Explicit Memory: the conscious recall of people, places, objects, facts, and events. (Kandel, 132) Memories of names and facts. (Discover Aug 2007, 56) For example, knowledge that there are 7 days in a week, that Paris is the capital of France, etc. (Goldberg, 126) Things you know you remember, like the color of your car, or what happened yesterday afternoon. (Foer, 81) Without 'active rehearsal,' its content fades within a minute. (Koch, 197) What people normally think of as memory. Defining feature is that it requires conscious attention for recall. Involves a particular set of structures in the brain, the “medial” temporal lobes, and a region deep to it called the “hippocampus.” (Kandel Brain and Mind, 3) Also referred to as ‘declarative memory.’

Episodic Memory: a subpart of declarative memory that records personal experiences that are linked with specific times and places. (Coon, 305) Located in time and space. They have a ‘where’ and a ‘when’ attached to them. (Foer, 80) Memories of events that people have lived through. For example, JFK assassination in Dallas watched on TV by millions. Stored with memories of the context in which the fact occurred. (Goldberg, 127) The personal memories which represent our past experience, are encoded by the hippocampus and stored in the “cerebral cortex.” They end up scattered around the cortical areas of the brain. Retrieval, as with “semantic memory,” depends on the “frontal cortex.” (Carter, 162) Episodic memories are very dynamic. They change over time according to what else we experience. (CampbellVA, 202) Also referred to as ‘flashbulb memory.’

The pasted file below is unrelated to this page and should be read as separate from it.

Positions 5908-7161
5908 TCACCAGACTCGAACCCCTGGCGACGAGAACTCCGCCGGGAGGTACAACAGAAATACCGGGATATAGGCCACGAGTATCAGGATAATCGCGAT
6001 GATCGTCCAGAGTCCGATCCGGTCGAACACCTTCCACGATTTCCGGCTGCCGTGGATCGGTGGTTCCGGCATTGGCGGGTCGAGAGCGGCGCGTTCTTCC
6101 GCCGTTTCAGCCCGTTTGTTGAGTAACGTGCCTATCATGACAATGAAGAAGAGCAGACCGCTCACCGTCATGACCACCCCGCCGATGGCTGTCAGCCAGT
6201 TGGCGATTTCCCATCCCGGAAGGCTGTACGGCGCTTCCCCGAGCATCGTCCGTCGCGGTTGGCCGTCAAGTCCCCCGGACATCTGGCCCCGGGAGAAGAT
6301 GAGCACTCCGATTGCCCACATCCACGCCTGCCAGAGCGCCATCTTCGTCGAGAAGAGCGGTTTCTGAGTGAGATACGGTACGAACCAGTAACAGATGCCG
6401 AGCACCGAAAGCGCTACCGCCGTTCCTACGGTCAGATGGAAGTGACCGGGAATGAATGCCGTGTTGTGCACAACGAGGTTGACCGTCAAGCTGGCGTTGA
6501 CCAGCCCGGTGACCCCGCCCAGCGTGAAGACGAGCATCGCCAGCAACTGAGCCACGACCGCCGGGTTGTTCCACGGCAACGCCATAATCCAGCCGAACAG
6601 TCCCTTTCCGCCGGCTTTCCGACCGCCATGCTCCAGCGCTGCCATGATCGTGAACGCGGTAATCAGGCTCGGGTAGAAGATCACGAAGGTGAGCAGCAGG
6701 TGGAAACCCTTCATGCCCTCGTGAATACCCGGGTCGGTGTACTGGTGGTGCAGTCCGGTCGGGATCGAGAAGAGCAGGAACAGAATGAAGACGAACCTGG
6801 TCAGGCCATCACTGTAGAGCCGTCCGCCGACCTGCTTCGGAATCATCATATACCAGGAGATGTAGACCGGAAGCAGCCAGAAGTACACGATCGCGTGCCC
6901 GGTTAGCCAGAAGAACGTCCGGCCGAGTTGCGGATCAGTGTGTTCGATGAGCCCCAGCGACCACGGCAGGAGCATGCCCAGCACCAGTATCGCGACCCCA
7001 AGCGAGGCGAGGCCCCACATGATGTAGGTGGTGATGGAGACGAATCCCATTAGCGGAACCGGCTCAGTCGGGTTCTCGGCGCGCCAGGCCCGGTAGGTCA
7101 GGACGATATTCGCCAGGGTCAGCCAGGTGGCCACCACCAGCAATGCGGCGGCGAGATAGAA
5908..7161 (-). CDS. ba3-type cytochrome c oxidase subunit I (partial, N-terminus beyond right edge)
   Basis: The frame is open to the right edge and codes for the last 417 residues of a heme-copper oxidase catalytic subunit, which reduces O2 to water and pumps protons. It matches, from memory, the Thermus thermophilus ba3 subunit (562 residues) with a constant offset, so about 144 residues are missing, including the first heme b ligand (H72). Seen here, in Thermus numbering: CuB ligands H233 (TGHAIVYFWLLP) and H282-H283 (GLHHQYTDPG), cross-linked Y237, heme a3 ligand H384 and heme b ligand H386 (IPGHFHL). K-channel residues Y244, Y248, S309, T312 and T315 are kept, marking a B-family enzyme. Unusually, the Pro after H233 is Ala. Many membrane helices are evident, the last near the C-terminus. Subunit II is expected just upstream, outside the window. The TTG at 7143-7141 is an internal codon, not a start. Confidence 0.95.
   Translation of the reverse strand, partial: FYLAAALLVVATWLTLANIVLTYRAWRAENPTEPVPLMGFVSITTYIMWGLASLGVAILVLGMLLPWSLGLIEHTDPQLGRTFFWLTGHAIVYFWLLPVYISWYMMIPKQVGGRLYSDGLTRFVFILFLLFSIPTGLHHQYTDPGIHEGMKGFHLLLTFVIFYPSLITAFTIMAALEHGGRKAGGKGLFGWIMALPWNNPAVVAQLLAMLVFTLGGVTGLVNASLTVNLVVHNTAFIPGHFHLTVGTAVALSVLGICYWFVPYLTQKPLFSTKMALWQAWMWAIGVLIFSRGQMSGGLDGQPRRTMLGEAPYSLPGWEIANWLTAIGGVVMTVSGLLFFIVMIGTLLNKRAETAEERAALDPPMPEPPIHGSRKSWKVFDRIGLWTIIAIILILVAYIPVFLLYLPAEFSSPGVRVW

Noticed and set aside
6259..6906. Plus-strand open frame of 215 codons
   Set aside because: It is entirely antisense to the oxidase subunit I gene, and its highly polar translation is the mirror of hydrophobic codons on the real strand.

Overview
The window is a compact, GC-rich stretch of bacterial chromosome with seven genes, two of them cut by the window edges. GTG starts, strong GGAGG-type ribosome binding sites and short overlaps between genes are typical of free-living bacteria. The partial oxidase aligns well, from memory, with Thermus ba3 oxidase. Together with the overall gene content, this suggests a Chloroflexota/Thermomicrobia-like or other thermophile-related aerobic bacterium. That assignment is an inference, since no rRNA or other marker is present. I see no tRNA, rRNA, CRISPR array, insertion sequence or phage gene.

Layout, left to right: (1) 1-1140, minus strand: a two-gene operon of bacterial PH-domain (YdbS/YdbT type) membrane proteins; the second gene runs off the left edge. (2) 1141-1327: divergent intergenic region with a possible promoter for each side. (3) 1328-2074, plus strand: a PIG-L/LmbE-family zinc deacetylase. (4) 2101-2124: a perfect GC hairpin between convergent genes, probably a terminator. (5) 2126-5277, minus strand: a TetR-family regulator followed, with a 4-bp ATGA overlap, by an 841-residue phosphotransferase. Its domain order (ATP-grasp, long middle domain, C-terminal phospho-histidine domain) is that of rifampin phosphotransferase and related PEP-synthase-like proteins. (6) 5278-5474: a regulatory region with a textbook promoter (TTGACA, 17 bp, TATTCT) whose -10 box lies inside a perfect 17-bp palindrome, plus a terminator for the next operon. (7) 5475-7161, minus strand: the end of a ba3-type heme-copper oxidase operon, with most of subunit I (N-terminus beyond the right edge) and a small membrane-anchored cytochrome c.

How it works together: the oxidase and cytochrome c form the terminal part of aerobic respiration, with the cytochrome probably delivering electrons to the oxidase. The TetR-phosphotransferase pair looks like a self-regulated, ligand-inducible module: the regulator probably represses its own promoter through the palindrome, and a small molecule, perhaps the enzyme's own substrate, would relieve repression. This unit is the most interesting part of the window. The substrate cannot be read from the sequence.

Semantic Memory: a subpart of declarative memory that records impersonal knowledge about the world. (Coon, 305) Facts registered by the cortex. They end up encoded in cortical areas in the temporal lobe. Retrieval of them is carried about by the frontal lobes. (Carter, 162) There can be semantic memory for specific facts and semantic memory for generic information. (Goldberg, 131) Stored independently of the context in which the memory occurred. (Goldberg, 127) Located outside of time and space, as free-floating pieces of knowledge. (Foer, 81)